News & Events

Contract Talks Monday Between Berkshire Medical Center RNs and Management Ended With Management Refusing to Make Any Proposals

08.30.2017

For the third straight negotiation session, management came to the table with no proposals to move the process forward and continues to refuse to provide information on health insurance data necessary for negotiations

In response, the BMC nurses will continue efforts to meet with BMC Trustees and are making public a detailed summary of more than 437 official reports of unsafe patient care conditions

PITTSFIELD, Mass. – Contract talks held on Monday, Aug 28 between the Berkshire Medical Center nurses and management ended with management refusing to make any proposals.     

For the third straight session, management failed to offer any proposals, or any modification of its positions to move the process forward despite the fact that the nurses have overwhelming voted to reject their last proposal and have taken an equally overwhelming vote to authorize a one day strike.  For their part, the nurses have come to the table offering modifications to their position to help reach a settlement, but management refuses the very notion of attempts at compromise.

On August 22 management likewise made no proposals. On August 7 MNA made major movement on our wage proposals: A $4.6 million reduction in our proposal in the first 12 months.  Management said they did not like it without countering. On July 20 MNA presented a comprehensive counter proposal significantly modifying our staffing and workload proposals.  Management had no response that day or on the subsequent August 1 session.  Exception: They reiterated their refusal to agree to anything the nurses have proposed or might ever propose related to workload and staffing in the actual contract, saying they would only agree to discuss the issue in a management dominated committee after bargaining is settled.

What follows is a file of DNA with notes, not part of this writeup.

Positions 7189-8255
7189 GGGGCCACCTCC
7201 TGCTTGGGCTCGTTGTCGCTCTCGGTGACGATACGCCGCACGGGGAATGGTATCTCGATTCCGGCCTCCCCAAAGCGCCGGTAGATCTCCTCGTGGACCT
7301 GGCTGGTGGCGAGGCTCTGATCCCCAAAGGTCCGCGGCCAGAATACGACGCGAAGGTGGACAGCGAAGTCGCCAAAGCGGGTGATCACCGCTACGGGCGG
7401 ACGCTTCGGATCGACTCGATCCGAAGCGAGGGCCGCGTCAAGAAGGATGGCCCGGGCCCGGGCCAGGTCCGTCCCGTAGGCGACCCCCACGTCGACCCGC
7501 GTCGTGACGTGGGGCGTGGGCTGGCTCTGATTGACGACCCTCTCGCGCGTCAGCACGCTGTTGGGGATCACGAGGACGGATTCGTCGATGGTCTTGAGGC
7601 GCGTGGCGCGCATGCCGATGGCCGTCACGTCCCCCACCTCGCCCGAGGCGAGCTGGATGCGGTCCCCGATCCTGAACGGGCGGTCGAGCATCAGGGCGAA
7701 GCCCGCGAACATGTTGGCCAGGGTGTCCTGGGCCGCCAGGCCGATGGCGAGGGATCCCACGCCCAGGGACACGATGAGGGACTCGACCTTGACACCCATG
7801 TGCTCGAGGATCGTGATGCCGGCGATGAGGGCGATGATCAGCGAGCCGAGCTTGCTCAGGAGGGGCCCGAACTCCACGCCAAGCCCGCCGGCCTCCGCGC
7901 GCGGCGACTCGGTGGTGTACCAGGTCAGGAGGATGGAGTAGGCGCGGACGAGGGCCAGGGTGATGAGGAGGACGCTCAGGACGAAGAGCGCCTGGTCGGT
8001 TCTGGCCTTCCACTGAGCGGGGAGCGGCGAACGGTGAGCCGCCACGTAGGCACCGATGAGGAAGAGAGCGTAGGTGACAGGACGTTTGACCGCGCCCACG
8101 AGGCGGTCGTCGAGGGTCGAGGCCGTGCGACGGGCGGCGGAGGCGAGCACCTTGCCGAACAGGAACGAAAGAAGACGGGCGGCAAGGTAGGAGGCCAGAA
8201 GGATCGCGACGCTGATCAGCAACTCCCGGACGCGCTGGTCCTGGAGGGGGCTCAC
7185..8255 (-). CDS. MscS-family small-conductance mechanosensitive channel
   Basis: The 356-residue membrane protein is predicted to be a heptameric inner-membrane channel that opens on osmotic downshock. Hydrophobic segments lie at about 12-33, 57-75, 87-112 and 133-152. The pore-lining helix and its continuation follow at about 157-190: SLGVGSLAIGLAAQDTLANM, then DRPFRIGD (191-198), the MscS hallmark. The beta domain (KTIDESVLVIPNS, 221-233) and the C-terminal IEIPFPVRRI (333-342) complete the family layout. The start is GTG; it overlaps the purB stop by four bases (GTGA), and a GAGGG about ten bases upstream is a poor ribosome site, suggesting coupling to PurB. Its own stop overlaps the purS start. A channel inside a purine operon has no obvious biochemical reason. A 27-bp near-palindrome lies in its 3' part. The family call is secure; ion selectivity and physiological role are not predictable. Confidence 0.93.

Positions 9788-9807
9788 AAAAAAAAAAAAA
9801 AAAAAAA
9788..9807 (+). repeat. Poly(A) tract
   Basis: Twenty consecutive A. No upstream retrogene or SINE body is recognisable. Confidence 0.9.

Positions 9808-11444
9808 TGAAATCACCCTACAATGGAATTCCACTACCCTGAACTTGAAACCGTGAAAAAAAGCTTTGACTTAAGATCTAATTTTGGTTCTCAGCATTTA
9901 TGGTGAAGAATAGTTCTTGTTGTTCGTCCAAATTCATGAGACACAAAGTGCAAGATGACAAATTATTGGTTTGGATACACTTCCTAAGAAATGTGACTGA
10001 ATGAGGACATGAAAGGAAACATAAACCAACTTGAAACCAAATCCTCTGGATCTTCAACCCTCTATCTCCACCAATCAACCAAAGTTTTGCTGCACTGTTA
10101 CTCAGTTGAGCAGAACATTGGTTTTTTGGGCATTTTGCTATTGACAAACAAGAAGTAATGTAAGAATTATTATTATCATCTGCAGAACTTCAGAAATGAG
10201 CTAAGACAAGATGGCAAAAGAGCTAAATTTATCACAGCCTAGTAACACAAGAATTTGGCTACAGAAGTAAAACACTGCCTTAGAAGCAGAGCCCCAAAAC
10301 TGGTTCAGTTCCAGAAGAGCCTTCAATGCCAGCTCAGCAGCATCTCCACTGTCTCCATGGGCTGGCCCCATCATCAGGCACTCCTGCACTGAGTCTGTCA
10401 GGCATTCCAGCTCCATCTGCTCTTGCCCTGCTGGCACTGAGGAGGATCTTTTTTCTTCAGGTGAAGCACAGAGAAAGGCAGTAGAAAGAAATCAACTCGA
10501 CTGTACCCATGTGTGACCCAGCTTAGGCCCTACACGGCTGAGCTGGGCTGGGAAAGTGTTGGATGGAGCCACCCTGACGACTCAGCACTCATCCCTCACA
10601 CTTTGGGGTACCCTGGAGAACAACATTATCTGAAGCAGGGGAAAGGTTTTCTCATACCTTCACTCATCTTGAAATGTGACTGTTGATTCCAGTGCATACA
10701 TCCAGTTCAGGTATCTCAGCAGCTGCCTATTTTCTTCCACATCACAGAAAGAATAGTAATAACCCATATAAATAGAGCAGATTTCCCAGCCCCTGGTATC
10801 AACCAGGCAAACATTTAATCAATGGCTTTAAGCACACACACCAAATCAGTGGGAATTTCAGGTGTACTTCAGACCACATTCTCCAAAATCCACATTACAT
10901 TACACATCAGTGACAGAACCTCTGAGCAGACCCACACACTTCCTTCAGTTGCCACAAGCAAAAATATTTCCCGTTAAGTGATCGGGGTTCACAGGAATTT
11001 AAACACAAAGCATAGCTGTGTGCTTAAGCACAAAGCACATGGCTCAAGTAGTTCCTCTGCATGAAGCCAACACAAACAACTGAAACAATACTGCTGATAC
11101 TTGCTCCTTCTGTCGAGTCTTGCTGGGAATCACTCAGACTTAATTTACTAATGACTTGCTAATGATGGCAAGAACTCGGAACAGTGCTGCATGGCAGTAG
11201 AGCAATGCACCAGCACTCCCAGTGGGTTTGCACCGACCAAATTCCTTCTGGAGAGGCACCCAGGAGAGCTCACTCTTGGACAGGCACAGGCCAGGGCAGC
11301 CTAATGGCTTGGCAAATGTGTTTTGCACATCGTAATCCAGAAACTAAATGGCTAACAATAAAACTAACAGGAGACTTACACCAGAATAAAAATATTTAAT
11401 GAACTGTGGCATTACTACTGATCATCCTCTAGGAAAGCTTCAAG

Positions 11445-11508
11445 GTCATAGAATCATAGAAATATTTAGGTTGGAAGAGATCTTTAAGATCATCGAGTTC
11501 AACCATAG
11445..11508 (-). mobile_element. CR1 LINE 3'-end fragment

On Monday management reiterated their refusal to provide the data the nurses bargaining team repeatedly asked for so that we can negotiate over health insurance.  The MNA has filed unfair labor practice charges with the National Labor Relations Board.  Key sticking points include the nurses’ call for safer staffing and workloads with safer patient assignments and health insurance.

“We are concerned by our administration’s continued disregard for the negotiating process, and more importantly, for our documented patient safety incidents by their continued refusal to work with us to improve staffing to ensure the highest quality care,” said RN Alex Neary, Co-Chair of the BMC MNA Bargaining Committee.

In light of the hospital management’s refusal to bargain, the nurses are continuing an effort to reach out to the BMC Board of Trustees and the general public to educate them about the issues, and to document how current staffing conditions and nurses’ excessive patient loads impact the safety and quality of patient care.  To that end the nurses are releasing to the media today a detailed summary of 437 official signed reports filed by nurses of specific instances when they were required to accept staffing conditions and patient assignments that they believed jeopardized the safety of their patients.